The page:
Mobile agents on ad hoc networks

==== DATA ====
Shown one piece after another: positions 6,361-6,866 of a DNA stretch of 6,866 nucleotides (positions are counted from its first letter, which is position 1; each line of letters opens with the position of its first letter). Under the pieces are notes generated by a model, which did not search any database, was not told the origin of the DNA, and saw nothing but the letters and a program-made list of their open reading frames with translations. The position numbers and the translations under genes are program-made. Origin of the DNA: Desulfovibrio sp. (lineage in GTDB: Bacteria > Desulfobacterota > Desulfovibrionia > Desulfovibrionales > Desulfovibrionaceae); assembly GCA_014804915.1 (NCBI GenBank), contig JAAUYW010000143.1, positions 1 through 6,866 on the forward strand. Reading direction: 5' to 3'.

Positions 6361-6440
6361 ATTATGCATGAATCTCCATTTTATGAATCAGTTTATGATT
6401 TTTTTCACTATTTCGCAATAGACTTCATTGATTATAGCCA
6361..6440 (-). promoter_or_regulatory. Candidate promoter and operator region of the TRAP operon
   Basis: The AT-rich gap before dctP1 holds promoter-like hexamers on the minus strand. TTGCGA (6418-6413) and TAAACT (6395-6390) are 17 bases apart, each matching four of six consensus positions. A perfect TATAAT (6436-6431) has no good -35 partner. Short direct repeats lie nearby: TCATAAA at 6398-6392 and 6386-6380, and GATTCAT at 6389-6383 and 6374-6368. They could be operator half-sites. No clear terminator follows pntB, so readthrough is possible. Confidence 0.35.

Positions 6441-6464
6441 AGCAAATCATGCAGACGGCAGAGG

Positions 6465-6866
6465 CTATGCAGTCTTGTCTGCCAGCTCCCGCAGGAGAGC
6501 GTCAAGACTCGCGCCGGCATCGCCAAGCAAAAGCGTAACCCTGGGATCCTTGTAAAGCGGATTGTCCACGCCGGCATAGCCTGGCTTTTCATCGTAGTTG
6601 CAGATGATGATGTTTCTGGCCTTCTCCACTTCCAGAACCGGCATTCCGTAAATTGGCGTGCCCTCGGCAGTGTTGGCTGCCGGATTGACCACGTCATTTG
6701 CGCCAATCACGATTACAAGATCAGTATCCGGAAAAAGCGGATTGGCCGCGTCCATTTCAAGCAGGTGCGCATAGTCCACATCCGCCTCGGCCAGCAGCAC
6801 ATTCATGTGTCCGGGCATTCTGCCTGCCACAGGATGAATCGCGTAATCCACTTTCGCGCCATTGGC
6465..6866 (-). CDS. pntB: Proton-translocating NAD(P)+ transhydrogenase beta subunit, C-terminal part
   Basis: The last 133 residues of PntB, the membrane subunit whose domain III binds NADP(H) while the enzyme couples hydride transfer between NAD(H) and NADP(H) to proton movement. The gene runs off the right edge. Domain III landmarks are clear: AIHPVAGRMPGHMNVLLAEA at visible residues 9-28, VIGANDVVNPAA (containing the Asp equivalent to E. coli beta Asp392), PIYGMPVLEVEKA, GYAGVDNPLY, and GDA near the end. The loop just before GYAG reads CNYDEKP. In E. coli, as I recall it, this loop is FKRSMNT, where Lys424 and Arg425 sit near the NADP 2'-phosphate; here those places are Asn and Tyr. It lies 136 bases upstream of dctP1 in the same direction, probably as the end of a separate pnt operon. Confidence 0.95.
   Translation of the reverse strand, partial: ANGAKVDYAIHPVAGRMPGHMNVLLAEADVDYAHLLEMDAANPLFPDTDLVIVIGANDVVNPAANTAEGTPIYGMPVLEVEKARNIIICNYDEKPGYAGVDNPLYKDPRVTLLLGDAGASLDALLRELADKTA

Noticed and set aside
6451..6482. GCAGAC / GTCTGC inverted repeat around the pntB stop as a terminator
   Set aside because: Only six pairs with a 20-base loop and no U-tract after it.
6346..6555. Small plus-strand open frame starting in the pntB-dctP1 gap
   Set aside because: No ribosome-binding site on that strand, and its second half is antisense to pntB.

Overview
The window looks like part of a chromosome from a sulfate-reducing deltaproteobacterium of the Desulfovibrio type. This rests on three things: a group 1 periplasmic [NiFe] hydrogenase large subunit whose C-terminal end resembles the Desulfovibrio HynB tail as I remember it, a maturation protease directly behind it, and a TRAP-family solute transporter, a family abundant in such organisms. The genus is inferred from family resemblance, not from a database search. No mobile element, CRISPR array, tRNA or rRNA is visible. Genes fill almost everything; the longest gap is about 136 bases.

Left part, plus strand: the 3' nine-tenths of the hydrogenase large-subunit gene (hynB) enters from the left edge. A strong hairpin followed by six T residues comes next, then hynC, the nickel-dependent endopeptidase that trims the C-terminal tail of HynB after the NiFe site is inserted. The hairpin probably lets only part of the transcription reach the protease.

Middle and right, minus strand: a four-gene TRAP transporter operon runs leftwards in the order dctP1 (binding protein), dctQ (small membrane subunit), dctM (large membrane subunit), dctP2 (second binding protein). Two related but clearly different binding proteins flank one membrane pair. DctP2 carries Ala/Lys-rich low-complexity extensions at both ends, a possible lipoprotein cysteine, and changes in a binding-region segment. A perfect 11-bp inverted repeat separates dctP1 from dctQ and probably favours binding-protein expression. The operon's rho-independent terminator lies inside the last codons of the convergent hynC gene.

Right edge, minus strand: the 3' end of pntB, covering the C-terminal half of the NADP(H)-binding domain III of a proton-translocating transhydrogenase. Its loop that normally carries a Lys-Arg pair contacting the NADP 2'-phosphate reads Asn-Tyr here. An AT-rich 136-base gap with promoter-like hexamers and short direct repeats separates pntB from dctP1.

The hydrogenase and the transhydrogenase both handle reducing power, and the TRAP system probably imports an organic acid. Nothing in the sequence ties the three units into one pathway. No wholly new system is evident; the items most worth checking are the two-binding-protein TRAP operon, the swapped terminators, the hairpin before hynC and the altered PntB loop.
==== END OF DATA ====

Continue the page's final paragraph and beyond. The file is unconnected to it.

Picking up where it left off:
Inherent with the notion of an ad hoc network is the idea that nodes are able to be dynamically added to and deleted from the network. This is directly contradictory with the “static network topology” assumption that most agent infrastructures make. Various research efforts (Caripe et al. 1998) have studied subsets of these problems, including those working on dynamic service discovery (e.g., the CoABS Grid , but we are far from having a comprehensive set of solutions. SWAT has developed a number of techniques for agents to reason about and act on network-layer information. Agents are able to modify the network state; make decisions about their itineraries (i.e., if they are mobile agents) based on network topology; and adapt their communication modalities to avoid network congestion. For example, when agents communicate, the connectivity of the agents may not mirror the connectivity of the network— hence, a broadcast message from one agent may result in massive quantities of network traffic. One SWAT innovation addresses the difficult problem of implementing general multicast communication on ad hoc networks by allowing agents select how to multicast based on current network topology.